I haven’t been home very much these last weeks, so my time for making has been minimal, but I do have one project I’ve been working on.  I can’t tell you much about it though, because while I don’t think the recipient it’s intended for reads my blog, I don’t want to take any chances on spoiling the surprise.
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Let’s just say this:
–  I’ve never made anything like it.
– There are so many similar looking pieces I needed to label them, and each time I work with one, relabel it when I’m done.
– My children have way too much confidence in my abilities.
– I keep telling myself I’m never making another one, and then look at how great it’s coming together and plan 3 more.
– I’m extremely grateful for the extra space in the dining room that allows me to extend our table for more work space.  I needed it.

You can see a peek of the pattern there in the corner.  I’ll share more soon.

P.S. It isn’t a diaper bag for my daughter who is due in just a couple of short weeks, though I keep thinking it would make a nice (though small) one.

Breathing Peace

(If you follow me on Instagram, you read most of these words last night, but I wanted to share them here as well, and I’ve edited them a bit.)

God’s artwork.
A soothing and peaceful gift at the end of a day that was a lot harder emotionally than I expected.

I watched the dawn arrive yesterday as I sat with my youngest daughter who is struggling with an asthma flare-up from a recent cold, listening to the droning sound of the nebulizer that treats the inflammation in her lungs.
I prayed as the sun was rising for my granddaughter who was undergoing a bone marrow biopsy mid-morning.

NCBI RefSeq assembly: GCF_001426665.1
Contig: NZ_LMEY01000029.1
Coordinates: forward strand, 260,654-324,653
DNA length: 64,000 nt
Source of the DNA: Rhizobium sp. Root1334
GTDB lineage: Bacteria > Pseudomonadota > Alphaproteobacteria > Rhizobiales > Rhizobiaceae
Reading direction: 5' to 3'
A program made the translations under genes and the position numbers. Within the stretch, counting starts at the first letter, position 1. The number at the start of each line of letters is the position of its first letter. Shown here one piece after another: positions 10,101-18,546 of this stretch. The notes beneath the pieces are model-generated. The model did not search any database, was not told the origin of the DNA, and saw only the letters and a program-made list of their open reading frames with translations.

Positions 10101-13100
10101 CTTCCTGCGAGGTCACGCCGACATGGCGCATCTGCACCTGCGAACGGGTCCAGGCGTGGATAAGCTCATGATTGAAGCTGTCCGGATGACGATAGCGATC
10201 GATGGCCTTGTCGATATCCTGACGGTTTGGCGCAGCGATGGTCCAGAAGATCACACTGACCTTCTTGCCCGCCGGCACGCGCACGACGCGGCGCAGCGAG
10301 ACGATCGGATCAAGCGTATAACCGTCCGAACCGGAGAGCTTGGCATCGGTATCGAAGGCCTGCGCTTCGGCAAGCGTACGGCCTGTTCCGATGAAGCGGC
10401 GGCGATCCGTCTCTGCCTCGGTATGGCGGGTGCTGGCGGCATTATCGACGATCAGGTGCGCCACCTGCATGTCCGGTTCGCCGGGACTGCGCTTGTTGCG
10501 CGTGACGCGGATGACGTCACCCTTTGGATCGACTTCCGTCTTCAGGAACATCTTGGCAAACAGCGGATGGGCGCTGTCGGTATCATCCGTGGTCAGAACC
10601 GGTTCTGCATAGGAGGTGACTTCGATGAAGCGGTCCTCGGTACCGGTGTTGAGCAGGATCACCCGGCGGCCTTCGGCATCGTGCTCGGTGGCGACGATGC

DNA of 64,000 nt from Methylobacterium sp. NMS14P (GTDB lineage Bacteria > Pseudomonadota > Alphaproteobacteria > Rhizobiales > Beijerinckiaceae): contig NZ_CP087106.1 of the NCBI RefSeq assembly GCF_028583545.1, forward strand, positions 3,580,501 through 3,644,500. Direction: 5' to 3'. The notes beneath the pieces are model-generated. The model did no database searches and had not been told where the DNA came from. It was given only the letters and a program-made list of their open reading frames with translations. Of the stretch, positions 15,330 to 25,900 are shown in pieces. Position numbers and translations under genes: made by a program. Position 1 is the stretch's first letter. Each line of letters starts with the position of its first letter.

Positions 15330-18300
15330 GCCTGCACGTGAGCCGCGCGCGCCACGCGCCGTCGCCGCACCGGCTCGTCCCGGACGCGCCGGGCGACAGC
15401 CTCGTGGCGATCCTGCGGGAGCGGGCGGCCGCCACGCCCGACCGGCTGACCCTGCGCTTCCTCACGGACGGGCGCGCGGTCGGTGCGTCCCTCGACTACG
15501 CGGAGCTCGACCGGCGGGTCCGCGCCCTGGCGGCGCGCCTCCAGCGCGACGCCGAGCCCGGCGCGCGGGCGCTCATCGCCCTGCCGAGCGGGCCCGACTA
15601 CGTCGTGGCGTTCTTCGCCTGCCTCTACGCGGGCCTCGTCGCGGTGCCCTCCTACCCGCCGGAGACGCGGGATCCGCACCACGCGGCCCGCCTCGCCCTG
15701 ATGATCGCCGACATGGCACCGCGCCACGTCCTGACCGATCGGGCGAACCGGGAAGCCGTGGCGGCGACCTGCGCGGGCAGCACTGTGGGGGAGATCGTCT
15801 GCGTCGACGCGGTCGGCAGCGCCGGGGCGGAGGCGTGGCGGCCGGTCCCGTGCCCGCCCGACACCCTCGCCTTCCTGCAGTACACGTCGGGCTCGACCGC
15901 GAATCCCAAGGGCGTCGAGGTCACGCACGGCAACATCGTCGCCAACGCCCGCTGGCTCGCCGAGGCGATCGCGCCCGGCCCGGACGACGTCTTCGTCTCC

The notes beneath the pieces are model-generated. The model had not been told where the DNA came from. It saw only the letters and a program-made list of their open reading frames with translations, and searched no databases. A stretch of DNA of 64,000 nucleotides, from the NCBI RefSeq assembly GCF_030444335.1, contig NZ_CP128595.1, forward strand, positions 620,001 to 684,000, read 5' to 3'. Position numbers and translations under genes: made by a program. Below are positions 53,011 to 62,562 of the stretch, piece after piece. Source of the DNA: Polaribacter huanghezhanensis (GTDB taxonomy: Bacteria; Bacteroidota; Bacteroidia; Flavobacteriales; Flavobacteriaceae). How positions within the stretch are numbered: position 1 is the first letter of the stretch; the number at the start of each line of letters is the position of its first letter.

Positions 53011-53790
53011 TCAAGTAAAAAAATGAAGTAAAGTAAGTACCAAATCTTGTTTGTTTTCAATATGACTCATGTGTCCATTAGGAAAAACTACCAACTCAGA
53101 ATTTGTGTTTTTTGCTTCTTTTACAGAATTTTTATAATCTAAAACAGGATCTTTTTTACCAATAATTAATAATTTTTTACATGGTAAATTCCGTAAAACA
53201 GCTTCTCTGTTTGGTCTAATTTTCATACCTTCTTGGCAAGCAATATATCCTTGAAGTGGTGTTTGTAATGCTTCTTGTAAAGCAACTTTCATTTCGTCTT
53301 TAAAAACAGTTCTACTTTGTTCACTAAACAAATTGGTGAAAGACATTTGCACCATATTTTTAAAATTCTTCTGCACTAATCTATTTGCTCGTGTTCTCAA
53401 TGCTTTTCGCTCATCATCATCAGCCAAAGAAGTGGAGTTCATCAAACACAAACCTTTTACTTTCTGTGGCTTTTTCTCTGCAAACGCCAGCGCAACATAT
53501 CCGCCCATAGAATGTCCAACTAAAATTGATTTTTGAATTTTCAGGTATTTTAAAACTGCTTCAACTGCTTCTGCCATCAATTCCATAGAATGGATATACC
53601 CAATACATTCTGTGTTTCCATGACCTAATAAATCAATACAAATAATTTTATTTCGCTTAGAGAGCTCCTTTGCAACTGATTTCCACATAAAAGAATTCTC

Mid-day, I drove the familiar path to pick up my mom who is recuperating from hip replacement surgery.
Together we drove to the nursing home where we spent the late afternoon visiting my grandparents; watching my grandfather struggle as he recovers from pneumonia, his frail body, once so strong, failing him even while his mind is sharp as ever; loving my grandmother who is watching the love of her life, husband of 73 years, wish his journey would soon end.
My grandfather cried when I said goodbye to him.  So hard.

Mom and I each had groceries to buy, and we stopped at the grocery store, splitting up to complete our shopping. As I moved up and down the aisles, I focused on my family waiting at home, gathering the best nourishment I could from the shelves.  It was a busy time in the store, and I saw so many harried people, barely smiling, barely talking to one another. I wondered what was happening in each of their lives to cause such lack of joy, and I chatted with a few as I passed by,  I love how a smile lights up a stranger’s face when a friendly word or two is offered.

My mom and I returned to her home and I quickly helped her unload her groceries, checking on her furnace and then heading back into the car, wishing to be home with my family, knowing I still had work to do when I arrived home.

As I drove home at the end of the day, God sent this painting and it stopped me in my tracks. I took the picture as a shadow of a reminder of the beauty of the moment, and what you see above is an unfiltered image.  It was truly a stunning sunset.

I continued my drive home, and I saw so many people standing outside watching as the sun set. I loved how the many eyes were drawn upward by the beauty in the skies; looking heavenward at the end of a long day, drawing deep breaths and feeling the promise of rest.

God is good.

 

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Board and Batten and Fairy Houses

boardandbatten-0958 boardandbatten-0957 sticks-0972 sticks-0974With the heat of the summer moving behind us, Husband The Amazing spent some time working on wrapping up the outside of the kitchen addition.